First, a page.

Family members of one of the shooting victims of the Boise Towne Square Mall last fall filed a claim for $500,000 in damages with multiple state and local agencies last month.
On April 15, Maria de Jesus Mora Flores and her three children, Yanet Padilla Mora, Rosalinda Padilla Mora, and an unidentified minor filed a claim against the Idaho State Police, the Ada County Sheriff’s Office, the Boise Police Department, the Meridian Police Department, Ada County Prosecutor Jan Bennetts, and several other state and local entities over the death of Roberto Arguelles in the October 25 shooting.
They hope to recover the cost of Arguelles’ funeral, the medical bills he racked up at the hospital before he died of his injuries, expenses associated with the family’s counseling and other treatment and the loss of his financial support to the family.
A tort claim notice isn’t a lawsuit, but it can precede one. Notice of tort claims are a written demand to recover monetary damages from a governmental entity, its employees and/or its representatives alleging misconduct. State law requires that the agency involved must respond within three months. If the agency does not respond to or rejects the claim, then the person may sue the agency.
Arguelles is one of three victims of the mall shooting, including mall security guard Jo Acker and shooter Jacob Bergquist, who was shot by a Boise Police Officer. Four others were also injured in the attack.
This claim follows an investigation by OSHA into Professional Security Consultants LLC, the security company responsible for patrolling Boise Towne Square Mall and Acker’s employer. The investigation found the company “repeatedly exposed its employees” to workplace hazards by not addressing potential risks of gun violence, a news release from the U.S. Department of Labor said last week.
Questions over Bergquist’s ability to carry a weapon
October’s shooting was not Bergquist’s first encounter brush with the law.
The claim cited several reports from the Idaho Statesman detailing how law enforcement officers were aware of Bergquist and “the heightened risk that he presented to the community.” The filing also noted police reports of racist posts on his now-deleted YouTube page Guns N Rodents, which a Boise Police officer who viewed noted had a particular bias against “Central American immigrants.” Flores and her children all reside in Mexico, and Arguelles was Latino.
Another focus of Bergquist’s YouTube channel was his advocacy pushing for people with felonies to be able to legally carry firearms. On April 2 of 2021, an Idaho State Police officer observed Bergquist recording video in the rotunda of the Idaho State Capitol and asking for directions to Governor Brad Little’s office, according to the Idaho Statesman. He was armed with a semi-automatic handgun at the time.
The officer observed Bergquist telling the receptionist he was a felon and that he wanted to interview Little about his views on felons being able to carry firearms in Idaho. He cited the section of Idaho code that describes which felonies prevent Idahoans from owning guns and which don’t, telling the receptionist he was allowed to carry in Idaho and wanted to get the word out to other felons they could carry in the Gem State as well.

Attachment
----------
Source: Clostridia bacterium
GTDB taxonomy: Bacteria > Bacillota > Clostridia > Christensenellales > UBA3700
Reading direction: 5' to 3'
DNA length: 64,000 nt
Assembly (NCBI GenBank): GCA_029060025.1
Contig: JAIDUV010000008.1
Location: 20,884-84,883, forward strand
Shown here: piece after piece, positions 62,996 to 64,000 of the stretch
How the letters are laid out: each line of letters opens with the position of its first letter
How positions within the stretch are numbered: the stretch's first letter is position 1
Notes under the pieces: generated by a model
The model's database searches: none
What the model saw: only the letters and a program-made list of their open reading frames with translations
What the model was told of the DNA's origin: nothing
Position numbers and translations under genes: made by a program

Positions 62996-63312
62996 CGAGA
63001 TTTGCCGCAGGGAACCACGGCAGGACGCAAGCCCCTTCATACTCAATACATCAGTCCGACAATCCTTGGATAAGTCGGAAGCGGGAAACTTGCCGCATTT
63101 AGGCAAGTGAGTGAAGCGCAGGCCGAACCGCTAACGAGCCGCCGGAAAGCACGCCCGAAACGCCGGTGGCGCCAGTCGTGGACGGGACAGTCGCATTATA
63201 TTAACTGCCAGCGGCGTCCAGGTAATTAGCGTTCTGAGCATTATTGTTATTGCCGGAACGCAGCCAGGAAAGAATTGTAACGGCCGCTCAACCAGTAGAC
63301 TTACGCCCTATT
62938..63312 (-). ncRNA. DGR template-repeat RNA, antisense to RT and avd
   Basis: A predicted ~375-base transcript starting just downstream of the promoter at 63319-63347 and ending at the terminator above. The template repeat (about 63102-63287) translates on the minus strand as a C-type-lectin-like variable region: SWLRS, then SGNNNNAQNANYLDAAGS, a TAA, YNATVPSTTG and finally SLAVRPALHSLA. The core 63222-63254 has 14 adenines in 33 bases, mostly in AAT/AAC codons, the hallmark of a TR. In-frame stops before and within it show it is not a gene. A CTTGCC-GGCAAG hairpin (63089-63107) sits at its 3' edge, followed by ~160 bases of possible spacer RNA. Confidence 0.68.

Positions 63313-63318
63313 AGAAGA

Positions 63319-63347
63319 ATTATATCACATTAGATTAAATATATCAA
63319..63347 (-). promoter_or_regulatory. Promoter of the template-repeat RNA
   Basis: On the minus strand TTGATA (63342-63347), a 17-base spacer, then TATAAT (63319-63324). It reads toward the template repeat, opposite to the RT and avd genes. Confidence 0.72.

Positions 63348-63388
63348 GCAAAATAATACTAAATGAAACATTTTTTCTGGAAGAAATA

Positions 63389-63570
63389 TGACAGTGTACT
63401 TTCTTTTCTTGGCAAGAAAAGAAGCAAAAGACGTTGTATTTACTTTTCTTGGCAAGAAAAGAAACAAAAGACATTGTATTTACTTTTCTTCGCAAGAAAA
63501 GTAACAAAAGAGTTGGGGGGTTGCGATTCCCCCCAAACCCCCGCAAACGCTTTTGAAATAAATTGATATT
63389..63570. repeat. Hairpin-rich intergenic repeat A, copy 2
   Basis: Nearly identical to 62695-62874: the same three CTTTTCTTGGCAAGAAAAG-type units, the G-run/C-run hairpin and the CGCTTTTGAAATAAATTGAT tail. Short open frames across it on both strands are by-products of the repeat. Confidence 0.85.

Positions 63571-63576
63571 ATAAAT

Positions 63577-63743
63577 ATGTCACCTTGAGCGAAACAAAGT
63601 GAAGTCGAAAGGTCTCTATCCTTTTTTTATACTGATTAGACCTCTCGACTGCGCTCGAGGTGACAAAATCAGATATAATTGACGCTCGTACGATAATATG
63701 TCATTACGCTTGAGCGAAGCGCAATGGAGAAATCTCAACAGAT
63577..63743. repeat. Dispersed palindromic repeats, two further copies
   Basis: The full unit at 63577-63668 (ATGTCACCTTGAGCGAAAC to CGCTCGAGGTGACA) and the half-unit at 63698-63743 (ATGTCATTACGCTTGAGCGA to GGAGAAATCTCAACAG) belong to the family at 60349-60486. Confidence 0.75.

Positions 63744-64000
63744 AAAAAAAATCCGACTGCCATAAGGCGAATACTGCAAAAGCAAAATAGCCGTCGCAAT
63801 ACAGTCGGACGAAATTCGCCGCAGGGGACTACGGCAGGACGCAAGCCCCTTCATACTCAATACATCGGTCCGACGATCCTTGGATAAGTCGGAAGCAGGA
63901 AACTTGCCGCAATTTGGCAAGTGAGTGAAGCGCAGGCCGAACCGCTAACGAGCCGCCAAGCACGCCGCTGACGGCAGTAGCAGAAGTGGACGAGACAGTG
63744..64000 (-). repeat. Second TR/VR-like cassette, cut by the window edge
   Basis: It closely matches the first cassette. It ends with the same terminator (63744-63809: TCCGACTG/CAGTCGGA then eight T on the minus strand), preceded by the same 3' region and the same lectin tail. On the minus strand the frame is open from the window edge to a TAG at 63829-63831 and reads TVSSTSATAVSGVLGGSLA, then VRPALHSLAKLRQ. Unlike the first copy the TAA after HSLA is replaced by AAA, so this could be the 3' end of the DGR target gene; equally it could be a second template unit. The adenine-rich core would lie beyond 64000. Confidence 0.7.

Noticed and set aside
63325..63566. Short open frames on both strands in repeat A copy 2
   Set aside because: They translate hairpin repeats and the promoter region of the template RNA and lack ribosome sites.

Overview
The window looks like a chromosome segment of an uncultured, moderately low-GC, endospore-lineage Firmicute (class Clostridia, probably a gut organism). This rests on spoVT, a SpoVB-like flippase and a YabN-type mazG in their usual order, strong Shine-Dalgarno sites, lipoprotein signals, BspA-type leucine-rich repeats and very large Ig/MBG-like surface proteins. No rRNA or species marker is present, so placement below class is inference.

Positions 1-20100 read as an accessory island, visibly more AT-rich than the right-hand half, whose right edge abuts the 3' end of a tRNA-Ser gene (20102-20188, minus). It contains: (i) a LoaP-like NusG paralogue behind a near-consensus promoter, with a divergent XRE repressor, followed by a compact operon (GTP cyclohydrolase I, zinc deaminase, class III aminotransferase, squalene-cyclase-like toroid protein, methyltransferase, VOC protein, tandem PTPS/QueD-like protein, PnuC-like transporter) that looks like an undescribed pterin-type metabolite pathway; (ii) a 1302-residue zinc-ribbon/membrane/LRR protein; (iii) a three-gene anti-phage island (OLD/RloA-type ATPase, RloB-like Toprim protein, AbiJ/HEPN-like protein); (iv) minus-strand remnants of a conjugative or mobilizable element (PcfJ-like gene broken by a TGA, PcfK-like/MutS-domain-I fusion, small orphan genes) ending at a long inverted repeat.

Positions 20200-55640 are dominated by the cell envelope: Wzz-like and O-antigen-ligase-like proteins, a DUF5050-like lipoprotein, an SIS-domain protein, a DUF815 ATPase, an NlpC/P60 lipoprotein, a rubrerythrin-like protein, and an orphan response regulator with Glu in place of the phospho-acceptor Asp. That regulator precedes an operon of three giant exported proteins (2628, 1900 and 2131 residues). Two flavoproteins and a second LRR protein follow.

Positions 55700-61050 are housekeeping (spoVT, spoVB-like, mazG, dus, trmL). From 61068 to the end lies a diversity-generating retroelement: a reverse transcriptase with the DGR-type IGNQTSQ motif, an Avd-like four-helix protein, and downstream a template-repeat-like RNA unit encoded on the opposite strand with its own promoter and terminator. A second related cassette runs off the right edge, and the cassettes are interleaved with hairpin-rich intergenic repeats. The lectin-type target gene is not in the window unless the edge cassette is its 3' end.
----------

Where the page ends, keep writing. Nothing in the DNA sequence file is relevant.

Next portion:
Bergquist has two criminal charges on his record: A 2011 charge for possession of marijuana with intent to sell in Wisconsin and a 2012 theft charge from Illinois. The Statesman reported the marijuana charge was originally a felony and would have banned him from carrying a gun in Idaho, but it was pled down to a misdemeanor. His theft charge was a felony, but Idaho code does not prevent those convinced of felony theft from carrying guns.
The ISP officer who observed Bergquist at the governor’s office requested Ada County Prosecutor Jan Bennetts investigate charges against Bergquist for carrying a weapon against the law, but the office did not take action because they found the law did not prohibit him from possessing a firearm.
Other run-ins with law enforcement
The claim also described several other police reports involving Bergquist the media shared after the October shooting.
In early March of last year, the Statesman reported Bergquist was open carrying in a Meridian Walmart, which is against the store policy. Meridian Police officers reportedly investigated Bergquist after he left the store and told him he was banned from the Meridian Walmart at the request of the company. No legal action was taken against him.
The Statesman also reported a Boise Police Officer saw Bergquist at the end of April 2021 walking in downtown Boise armed with two ammunition magazines on his back. His police report from the day said Bergquist jaywalked in front of the officer, which he interpreted as an attempt to force a confrontation. The officer did not question Bergquist, but documented the encounter, viewed his Youtube page and warned other officers to look out for him.
Between April 30 and May 2 2021, another Boise Police Officer saw Bergquist twice carrying firearms around downtown Boise while he was off duty. First, the officer saw Bergquist carrying a firearm near the federal courthouse wearing a Guns N Rodents tank top to promote his YouTube channel. He saw Bergquist again on May 2 talking with another armed man outside of a Jacksons convenience store on Bogus Basin Road. He later also requested the Ada County Prosecutor’s Office and the Bureau of Alcohol, Tobacco and Firearms to investigate if he could carry a gun legally.
The Statesman also reported Bergquist and another unidentified individual tried to enter Saint Alphonsus in June 2021 with guns and a knife, which are prohibited on the hospital’s campus. He was later questioned by police, but the claim said the incident did not result in “no known legal action other dissuasion” against Bergquist.